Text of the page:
Health is the greatest possession” wrote Lao Tzu, founding philosopher of Taoism and author of Tao Te Ching (‘The Book of the Way’) and a belief in herbal remedies has always been prominent in Chinese philosophies of the body and mind.
One such remedy – cordyceps – also has a long history of pharmacological importance and is believed by many Chinese to be one of the most potent herbs available.
But lately it has been Chinese investors who have shown greatest appetite for cordyceps in an effort to reinvigorate their investment returns.
Derived from a genus of mushroom found in the mountains of Tibet, the herb is the result of a parasitic relationship between the fungus and the larvae of the ghost moth. Discovered by herdsmen who observed that livestock seemed to become more energetic after grazing on the plant, cordyceps consumption is said to strengthen bone marrow and the immune system, counter lung disease and help with sexual dysfunction.
Largely unknown in the West, Chinese consumers value the traditional remedy as a premium health product (see WiC39).
But its reputation as a medicinal and culinary status symbol is forcing prices to new heights. The market price for cordyceps (known in Chinese as dongchong xiacao) now exceeds that paid for gold, reports China Youth Daily.
In 2005 the cordyceps fungus was being sold in shops for prices equivalent to Rmb60,000 per kilogram. This year the same amount could cost you Rmb600,000, which equates to $2,963 per troy ounce (gold is currently selling for $1,757 a troy ounce). Demand from China’s new super-rich partly explains the price increases.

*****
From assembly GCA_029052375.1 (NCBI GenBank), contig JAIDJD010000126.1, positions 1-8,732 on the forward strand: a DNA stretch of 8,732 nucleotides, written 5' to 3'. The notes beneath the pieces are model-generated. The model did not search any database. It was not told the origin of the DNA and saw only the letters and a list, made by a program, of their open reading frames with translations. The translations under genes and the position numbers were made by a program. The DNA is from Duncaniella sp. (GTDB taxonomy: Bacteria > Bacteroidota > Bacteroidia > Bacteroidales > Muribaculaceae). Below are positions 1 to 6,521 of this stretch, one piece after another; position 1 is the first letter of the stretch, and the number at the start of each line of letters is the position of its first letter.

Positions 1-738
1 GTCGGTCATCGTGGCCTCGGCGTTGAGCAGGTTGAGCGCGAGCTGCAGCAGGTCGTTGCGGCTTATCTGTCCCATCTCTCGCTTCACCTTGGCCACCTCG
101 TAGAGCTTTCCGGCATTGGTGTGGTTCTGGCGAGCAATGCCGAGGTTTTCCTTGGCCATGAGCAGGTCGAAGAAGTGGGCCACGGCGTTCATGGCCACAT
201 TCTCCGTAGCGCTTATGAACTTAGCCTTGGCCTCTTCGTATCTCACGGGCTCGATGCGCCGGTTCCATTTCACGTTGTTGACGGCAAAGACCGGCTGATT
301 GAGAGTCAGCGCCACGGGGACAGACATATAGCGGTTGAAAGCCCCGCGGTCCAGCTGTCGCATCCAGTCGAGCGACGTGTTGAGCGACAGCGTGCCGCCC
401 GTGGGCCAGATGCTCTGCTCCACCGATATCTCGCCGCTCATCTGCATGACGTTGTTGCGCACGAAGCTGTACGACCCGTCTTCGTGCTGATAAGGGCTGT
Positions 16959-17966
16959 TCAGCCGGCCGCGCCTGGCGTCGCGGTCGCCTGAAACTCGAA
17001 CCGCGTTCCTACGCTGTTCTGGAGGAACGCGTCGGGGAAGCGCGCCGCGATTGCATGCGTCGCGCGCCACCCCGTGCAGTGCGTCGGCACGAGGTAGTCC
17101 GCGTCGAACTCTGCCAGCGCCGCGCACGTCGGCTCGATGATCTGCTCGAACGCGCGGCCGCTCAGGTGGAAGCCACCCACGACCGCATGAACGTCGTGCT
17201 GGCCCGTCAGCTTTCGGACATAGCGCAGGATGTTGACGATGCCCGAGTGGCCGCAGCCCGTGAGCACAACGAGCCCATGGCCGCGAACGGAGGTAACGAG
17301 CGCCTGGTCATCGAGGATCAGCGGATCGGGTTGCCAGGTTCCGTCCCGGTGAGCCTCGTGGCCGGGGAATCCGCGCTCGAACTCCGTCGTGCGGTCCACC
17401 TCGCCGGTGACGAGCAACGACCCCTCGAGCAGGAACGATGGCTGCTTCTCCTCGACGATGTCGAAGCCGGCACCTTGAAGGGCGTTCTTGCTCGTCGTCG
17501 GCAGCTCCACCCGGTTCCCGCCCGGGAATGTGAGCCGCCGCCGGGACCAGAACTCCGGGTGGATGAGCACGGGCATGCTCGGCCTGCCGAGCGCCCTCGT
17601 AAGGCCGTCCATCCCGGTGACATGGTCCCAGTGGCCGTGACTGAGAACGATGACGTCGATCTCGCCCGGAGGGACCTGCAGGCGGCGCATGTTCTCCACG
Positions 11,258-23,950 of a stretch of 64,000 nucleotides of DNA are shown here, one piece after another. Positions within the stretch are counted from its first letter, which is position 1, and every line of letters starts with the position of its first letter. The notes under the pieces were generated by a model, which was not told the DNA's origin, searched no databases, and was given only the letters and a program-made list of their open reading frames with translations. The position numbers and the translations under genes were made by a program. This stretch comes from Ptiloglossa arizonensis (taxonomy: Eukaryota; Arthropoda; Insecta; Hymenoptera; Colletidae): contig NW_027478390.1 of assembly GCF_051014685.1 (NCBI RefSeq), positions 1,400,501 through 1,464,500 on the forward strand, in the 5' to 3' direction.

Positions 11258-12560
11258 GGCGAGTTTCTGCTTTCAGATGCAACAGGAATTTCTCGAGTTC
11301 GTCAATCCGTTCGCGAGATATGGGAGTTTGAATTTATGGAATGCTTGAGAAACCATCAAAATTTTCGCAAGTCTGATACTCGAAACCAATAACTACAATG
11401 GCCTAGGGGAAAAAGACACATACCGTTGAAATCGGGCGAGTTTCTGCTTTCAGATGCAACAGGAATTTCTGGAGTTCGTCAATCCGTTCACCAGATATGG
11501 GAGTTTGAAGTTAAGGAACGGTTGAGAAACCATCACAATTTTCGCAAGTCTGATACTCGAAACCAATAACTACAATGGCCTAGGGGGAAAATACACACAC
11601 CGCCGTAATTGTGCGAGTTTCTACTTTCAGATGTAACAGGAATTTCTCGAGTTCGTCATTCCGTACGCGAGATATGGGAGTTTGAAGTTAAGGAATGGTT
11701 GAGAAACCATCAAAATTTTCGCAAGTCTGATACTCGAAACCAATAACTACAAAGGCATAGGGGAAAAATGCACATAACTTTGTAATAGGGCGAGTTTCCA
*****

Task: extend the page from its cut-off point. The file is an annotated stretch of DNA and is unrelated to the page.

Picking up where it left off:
However, there’s also an element of speculation. With property investment steadily losing its status as a sure thing, investors have been forced to be more creative with their money. Alternative assets such as Chinese art, liquor and traditional medicine have also come in for new attention.
Of course, WiC has also written previously about sudden price surges in foodstuffs and how speculators often seem to be involved. Big profits have been made in garlic (WiC89), cotton (WiC84) and even cabbage (WiC105).
Many of these speculative booms have proved to be shortlived, and soon subside when supply and demand dynamics adjust. Last year, the cordycep crop fell slightly in volume terms, with supply from Qinghai province taking time to recover from disruption resulting from the Yushu earthquake in 2010.
But longer term, environmental campaigners warn that the cordyceps harvest isn’t a sustainable one. Collectors need to dig out a small square to gather each specimen of plant. Many haven’t been bothering to refill their holes, leaving little chance for the grassland to restore itself naturally. The concern is that the natural habitat for the plant is being eroded.
If the market for cordyceps collapses, the consequences are likely to be felt outside investor circles. Over the years, larger swathes of rural Tibet have become more dependent on harvesting the herbal remedy as a source of income. Daniel Winkler, an expert in Tibetan ecology, estimates that 60% of rural Tibetans participate in the fungal quest, and that the cordyceps crop can generate as much as 40% of their cash incomes, increasing to 70-90% in prime production areas.
In 2010 sales represented 8.5% of Tibetan GDP.
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